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Security Unix BSD IT

Serious Remote FreeBSD Exploit Posted, Patched 7

Posted by timothy
from the wait-thought-you-said-openbsd dept.
Trailrunner7 writes "A researcher has published an explanation of a new flaw in FreeBSD that allows a remote attacker to take control of a vulnerable machine. The vulnerability could give an attacker root access to the FreeBSD machine, and the FreeBSD developers have published a patch for the flaw early Tuesday. The vulnerability lies in run-time link-editor and, if exploited, gives an attacker the ability to run arbitrary code. The researcher, Kingcope, has posted an explanation of the flaw on the Full Disclosure mailing list. In a message to FreeBSD users, Colin Percival, the project's security officer, said that because of the severity of the flaw and the fact that exploit code already is available, he felt it was necessary to post the patch as soon as possible, without even publishing a security advisory."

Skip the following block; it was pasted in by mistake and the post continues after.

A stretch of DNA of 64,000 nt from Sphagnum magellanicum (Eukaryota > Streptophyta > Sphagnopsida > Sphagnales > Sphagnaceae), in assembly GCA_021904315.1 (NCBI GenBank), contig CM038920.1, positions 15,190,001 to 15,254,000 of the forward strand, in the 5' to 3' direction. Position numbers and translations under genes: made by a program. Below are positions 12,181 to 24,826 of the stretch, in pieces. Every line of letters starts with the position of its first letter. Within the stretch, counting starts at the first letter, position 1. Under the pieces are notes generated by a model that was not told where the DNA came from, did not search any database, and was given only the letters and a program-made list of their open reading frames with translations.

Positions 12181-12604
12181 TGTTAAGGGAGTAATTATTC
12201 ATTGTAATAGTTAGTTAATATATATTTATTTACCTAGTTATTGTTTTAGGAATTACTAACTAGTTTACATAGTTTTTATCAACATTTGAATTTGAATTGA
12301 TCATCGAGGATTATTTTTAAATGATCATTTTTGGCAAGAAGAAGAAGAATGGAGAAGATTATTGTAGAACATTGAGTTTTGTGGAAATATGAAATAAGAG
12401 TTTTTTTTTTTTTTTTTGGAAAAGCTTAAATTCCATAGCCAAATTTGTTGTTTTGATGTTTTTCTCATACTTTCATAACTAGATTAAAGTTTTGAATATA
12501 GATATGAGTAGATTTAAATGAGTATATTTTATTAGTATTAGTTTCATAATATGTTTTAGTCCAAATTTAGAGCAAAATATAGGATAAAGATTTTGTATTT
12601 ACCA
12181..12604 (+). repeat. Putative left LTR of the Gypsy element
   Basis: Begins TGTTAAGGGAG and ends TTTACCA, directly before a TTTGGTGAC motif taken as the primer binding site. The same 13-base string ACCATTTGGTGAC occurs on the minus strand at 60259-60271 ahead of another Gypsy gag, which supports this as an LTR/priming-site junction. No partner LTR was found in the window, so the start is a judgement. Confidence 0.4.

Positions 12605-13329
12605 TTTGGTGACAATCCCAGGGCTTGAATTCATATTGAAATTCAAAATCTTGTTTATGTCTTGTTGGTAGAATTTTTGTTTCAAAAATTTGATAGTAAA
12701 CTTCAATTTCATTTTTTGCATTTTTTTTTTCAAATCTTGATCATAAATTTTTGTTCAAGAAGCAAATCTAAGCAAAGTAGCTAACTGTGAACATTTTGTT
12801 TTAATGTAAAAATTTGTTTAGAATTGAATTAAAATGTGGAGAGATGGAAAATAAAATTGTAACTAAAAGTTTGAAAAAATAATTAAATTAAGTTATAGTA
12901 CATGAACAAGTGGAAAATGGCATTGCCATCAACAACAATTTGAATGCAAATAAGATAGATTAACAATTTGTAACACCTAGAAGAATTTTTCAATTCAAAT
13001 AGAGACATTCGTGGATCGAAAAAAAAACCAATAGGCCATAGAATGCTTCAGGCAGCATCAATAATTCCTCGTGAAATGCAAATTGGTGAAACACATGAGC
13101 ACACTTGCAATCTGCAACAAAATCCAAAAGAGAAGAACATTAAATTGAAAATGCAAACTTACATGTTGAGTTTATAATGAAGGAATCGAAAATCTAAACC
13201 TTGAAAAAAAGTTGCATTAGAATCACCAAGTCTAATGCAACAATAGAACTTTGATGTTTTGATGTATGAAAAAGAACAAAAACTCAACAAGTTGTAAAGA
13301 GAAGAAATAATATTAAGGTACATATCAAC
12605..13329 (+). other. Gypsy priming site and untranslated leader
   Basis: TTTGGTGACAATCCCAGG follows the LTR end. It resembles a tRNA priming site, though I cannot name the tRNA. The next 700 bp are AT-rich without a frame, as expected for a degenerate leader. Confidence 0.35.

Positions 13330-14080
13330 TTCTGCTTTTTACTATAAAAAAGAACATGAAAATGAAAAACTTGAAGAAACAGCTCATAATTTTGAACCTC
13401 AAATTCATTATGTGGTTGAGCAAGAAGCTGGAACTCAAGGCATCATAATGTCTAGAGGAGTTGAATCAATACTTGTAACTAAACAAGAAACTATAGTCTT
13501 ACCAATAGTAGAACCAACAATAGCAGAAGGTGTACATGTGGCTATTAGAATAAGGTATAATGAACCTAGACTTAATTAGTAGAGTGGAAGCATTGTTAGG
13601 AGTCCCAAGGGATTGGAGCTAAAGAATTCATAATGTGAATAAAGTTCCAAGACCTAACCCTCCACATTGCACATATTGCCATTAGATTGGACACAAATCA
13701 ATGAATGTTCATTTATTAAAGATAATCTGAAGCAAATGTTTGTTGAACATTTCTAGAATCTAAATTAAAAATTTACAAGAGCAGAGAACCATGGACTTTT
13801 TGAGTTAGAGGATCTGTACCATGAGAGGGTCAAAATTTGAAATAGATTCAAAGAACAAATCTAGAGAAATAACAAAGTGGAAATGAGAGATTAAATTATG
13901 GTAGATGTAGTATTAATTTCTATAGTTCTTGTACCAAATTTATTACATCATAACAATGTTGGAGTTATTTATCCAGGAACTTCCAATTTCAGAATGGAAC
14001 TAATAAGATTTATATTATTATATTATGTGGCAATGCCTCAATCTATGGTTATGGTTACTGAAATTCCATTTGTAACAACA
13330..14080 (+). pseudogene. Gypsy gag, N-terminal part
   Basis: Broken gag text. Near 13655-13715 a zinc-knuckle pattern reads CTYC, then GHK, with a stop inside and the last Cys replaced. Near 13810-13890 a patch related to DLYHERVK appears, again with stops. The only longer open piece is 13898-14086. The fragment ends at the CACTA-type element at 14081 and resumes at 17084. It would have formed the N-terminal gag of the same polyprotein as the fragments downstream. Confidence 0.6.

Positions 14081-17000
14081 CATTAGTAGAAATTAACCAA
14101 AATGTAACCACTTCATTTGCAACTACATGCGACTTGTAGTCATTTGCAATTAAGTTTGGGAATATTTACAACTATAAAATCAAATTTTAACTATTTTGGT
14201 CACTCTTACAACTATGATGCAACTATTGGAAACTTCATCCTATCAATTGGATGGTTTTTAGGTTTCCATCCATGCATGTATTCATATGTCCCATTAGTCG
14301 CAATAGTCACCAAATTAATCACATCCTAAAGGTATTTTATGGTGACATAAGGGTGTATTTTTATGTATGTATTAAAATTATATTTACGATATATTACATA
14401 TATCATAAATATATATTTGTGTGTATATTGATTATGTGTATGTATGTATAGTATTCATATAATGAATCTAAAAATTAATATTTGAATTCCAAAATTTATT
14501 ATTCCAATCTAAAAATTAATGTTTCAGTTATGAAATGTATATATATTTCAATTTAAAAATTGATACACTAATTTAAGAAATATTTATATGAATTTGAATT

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Serious Remote FreeBSD Exploit Posted, Patched

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  • ...and it seems simple enough. Kind of wonder why those env variables wouldn't be unset by default for everything, then set only on programs that should need root. Are those just inherited; do you still need root access to build the FreeBSD user-space? (I honestly don't know; haven't used FreeBSD since the abortion that was 5.x. NetBSD, which is what I use for BSD these days, you can build everything as a regular user.)

    • Re: (Score:3, Informative)

      by FrangoAssado (561740)

      Kind of wonder why those env variables wouldn't be unset by default for everything, then set only on programs that should need root.

      The environment is inherited *at run time*, not during compilation. And the problem was in the code that tried to unset these variables before loading the executable file: it was failing if the environment was corrupt. With the patch, it detects this and aborts.

  • FYI (Score:4, Informative)

    by revisionz (82265) on Tuesday December 01, 2009 @01:33PM (#30285360)

    Local attack only.

  • by Anonymous Coward

    The posters should RTFA before posting. It is a local exploit, and although serious, it can't be compared with a remote exploit.

  • It seems that it is.

    Come on, SlashDot younglings, ask what PiHex is/was and why?

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